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FBI obstruction to cost $101 million
Question of the Day
BOSTON (AP) — A federal judge yesterday ordered the government to pay more than $101 million in the case of four men who spent decades in prison for a 1965 murder they didn't commit after the FBI withheld evidence of their innocence.
The FBI encouraged perjury, helped frame the four men and, for more than three decades, withheld information that could have cleared them, U.S. District Judge Nancy Gertner said in issuing her ruling yesterday.
She called the government's argument — that the FBI had no duty to get involved in the state case — "absurd."
Peter Limone, Joseph Salvati and the families of the two other men, who died in prison, had sued the federal government for malicious prosecution.
They said Boston FBI agents knew that mob hitman Joseph "The Animal" Barboza lied when he named the men as killers in the 1965 death of Edward Deegan. They said he was protecting a fellow FBI informant, Vincent "Jimmy the Bear" Flemmi.
The four men convicted on Barboza's lies were treated as "acceptable collateral damage" because the FBI's priority at the time was taking down the Mafia, their attorneys said.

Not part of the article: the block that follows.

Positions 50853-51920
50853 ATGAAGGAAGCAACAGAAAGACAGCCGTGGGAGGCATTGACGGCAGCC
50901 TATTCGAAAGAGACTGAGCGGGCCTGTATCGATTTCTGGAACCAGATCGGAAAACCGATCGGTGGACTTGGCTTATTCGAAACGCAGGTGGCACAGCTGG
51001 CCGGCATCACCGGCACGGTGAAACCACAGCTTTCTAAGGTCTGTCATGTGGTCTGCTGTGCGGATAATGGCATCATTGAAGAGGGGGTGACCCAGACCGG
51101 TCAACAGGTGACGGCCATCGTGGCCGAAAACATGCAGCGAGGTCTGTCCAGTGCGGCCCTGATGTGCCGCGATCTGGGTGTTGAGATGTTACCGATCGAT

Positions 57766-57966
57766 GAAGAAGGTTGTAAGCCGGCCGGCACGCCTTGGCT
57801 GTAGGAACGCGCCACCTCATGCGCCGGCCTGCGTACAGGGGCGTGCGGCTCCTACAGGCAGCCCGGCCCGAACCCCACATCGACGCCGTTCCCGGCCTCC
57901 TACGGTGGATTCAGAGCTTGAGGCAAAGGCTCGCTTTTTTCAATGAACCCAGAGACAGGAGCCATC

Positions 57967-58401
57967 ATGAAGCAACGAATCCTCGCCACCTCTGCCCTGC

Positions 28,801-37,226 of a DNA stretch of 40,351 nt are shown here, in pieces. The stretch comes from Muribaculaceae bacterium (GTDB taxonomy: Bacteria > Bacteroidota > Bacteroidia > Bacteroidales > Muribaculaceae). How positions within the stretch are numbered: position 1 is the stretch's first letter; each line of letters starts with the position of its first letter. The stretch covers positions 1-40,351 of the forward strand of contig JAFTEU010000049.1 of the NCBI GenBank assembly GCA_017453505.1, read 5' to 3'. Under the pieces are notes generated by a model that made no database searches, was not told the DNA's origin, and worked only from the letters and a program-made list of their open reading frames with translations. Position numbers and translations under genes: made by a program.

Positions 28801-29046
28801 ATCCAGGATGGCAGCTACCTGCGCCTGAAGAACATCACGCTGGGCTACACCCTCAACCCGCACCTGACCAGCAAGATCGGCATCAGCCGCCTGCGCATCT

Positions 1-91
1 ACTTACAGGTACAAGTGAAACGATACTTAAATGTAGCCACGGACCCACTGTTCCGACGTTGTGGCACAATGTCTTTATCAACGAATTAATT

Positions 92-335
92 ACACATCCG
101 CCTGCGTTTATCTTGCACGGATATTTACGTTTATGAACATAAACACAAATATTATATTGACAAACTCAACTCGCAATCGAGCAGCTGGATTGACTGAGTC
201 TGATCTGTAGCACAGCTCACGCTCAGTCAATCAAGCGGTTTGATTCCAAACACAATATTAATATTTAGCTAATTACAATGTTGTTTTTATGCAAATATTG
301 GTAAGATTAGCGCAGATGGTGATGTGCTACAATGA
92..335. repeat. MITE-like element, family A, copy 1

A Justice Department lawyer had argued that federal authorities couldn't be held responsible for the results of a state prosecution and had no duty to share information with the officials who prosecuted Mr. Limone, Mr. Salvati, Henry Tameleo and Louis Greco.
"The FBI's misconduct was clearly the sole cause of this conviction," the judge said. "The government's position is, in a word, absurd."
"No lost liberty is dispensable. We have fought wars over this principle. We are still fighting these wars," Judge Gertner told the packed courtroom.
Mr. Salvati and Mr. Limone were exonerated in 2001 after FBI memos dating back to the Deegan case surfaced, showing the men were framed by Barboza. The memos were made public during a Justice Department task force probe of the FBI's relationship with gangsters and FBI informants James "Whitey" Bulger and Stephen "The Rifleman" Flemmi.
Mr. Limone, now 73, and Mr. Salvati, 75, stared straight ahead as the judge announced her ruling. A gasp could be heard from the area where their friends and family were sitting when Judge Gertner said how much the government would be forced to pay.
The men's attorneys had not asked for a specific amount in damages, but in court documents, they cited other wrongful conviction cases in which $1 million was awarded for every year of imprisonment. Judge Gertner ordered the government to pay $101.7 million.
"Do I want the money? Yes, I want my children, my grandchildren to have things I didn't have, but nothing can compensate for what they've done," Mr. Salvati said.
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